MARCH 13, 2008
Whether a student is looking for a full-time position or an internship, sometimes the hardest part of a job search is deciding where to begin. Faced with seemingly overwhelming options, job seekers often first turn to what is most familiar, the Internet. While the Internet is a useful tool, it must be used wisely and should be balanced by a variety of other strategies.
Job fairs provide a venue for students to meet face to face with potential employers, something that does not happen until much later in process when applying online. This interaction provides both the employer and the job seeker with the opportunity to learn about each other and decide is there is a good fit. Several college-sponsored fairs are scheduled during both the fall and spring semesters. Some are general and open to all majors while others are focused on a particular job target, such as federal employment or creative careers. Students should always do their homework before attending to make sure the fair is appropriate for their background and to become knowledgeable about the employers they plan to meet.
Survey after survey supports the notion that networking remains one of the most effective job search strategies. Students can begin to build a professional network while still in school through an internship or volunteer position, as well as contacts with faculty, alumni, community members, friends, family, etc. Beyond job leads, network contacts can often provide beneficial information about the position, company, or general career field a student is considering, advice about a resume, and additional contacts with other professionals.
A targeted job search involves proactively seeking out employers that may offer positions of interest, rather than waiting for the job openings to be advertised publicly. For example, a biology major looking for a lab tech position may directly contact all of the hospitals and labs in her area. While it requires extra legwork, this approach can be very effective and ultimately put the job seeker at the “right place at the right time.”
Regarding Internet sites, Pitt-Greensburg students and recent graduates are encouraged to use two Pitt-based job posting systems. Both systems give students a place to post their resume and access job and internship postings. To access the Pitt-Greensburg system, upgjobnet.org, students simply complete an enrollment form, available through the Office of Career Services. FutureLinks, the Oakland job posting system is available at the Career Services community in the my.pitt.edu portal. Beyond these two, students may want to identify job postings sites specific to their career interests. This can usually be accomplished through a Google search. Finally, to round out the job search, it doesn’t hurt to utilize one or two big job boards such as indeed.com, collegegrad.com or careerbuilder.com.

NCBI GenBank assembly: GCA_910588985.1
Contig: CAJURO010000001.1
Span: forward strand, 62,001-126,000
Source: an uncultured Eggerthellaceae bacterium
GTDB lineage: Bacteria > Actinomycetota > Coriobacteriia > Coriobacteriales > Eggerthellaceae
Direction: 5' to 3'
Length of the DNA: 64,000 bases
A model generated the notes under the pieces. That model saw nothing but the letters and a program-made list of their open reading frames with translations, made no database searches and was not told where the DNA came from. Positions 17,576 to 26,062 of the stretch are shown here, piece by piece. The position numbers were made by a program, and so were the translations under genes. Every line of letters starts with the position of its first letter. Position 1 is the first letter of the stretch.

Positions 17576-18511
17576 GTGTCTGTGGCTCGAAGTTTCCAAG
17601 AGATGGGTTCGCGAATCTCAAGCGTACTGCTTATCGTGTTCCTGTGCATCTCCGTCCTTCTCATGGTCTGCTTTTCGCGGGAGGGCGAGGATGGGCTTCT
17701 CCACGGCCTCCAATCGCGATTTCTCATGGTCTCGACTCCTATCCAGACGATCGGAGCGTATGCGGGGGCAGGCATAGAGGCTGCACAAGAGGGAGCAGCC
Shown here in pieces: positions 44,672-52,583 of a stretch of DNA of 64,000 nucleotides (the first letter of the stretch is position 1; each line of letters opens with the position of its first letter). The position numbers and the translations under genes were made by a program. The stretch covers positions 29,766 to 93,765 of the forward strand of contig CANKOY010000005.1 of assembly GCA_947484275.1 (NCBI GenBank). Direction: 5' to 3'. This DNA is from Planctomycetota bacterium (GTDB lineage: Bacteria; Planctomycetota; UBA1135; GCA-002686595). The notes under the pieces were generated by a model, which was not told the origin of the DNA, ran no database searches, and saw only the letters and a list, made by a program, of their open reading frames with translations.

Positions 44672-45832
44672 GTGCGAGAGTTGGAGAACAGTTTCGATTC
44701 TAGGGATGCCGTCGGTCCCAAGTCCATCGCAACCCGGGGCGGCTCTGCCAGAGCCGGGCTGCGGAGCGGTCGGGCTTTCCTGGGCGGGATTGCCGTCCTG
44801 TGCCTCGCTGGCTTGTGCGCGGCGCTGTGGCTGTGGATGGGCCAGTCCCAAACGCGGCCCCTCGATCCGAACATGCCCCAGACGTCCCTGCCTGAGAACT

For more information or for assistance with a job search or other career related concerns, please contact Beth Tiedemann, in the Office of Career Services, 724-836-7182 or via email at email@example.com.
Egyptian Nationalism and the Future of the Israeli-Palestinian Conflict
Dr. Buba Misawa
Washington and Jefferson College
Tuesday, April 1, 2008
Dr. Buba Misawa is an associate professor of political science at Washington and Jefferson College in Washington, Pa. He received a B.S. degree from Bayero University, Kano, Nigeria, an M.A. degree in public and international affairs, and a Ph.D. in political science from the University of Pittsburgh. Dr. Misawa served as a visiting assistant professor in the Department of Africana Studies at the University of Pittsburgh, following the completion of his doctoral studies, and was appointed assistant professor of political science at Washington and Jefferson College in 1995. Prior to coming to the United States, Dr. Misawa taught at the University of Maiduguri, Nigeria, and was a visiting professor at the Saint Mary's University (Canada) Extension Program, Banjul, Gambia, in 1999.
His research interests include U.S. foreign policy towards Africa, conflicts and African security, and Nigerian foreign policy. He has served as assistant director to Fulbright-Hays summer field trip to Ghana in 2003 and completed a study trip in 2006 to The Gambia and Senegal with students from the University of Pittsburgh, Carnegie Mellon University, and Juniata College. He is the author of several journal and newspaper articles, and is working on a book project dealing with West African conflicts and security.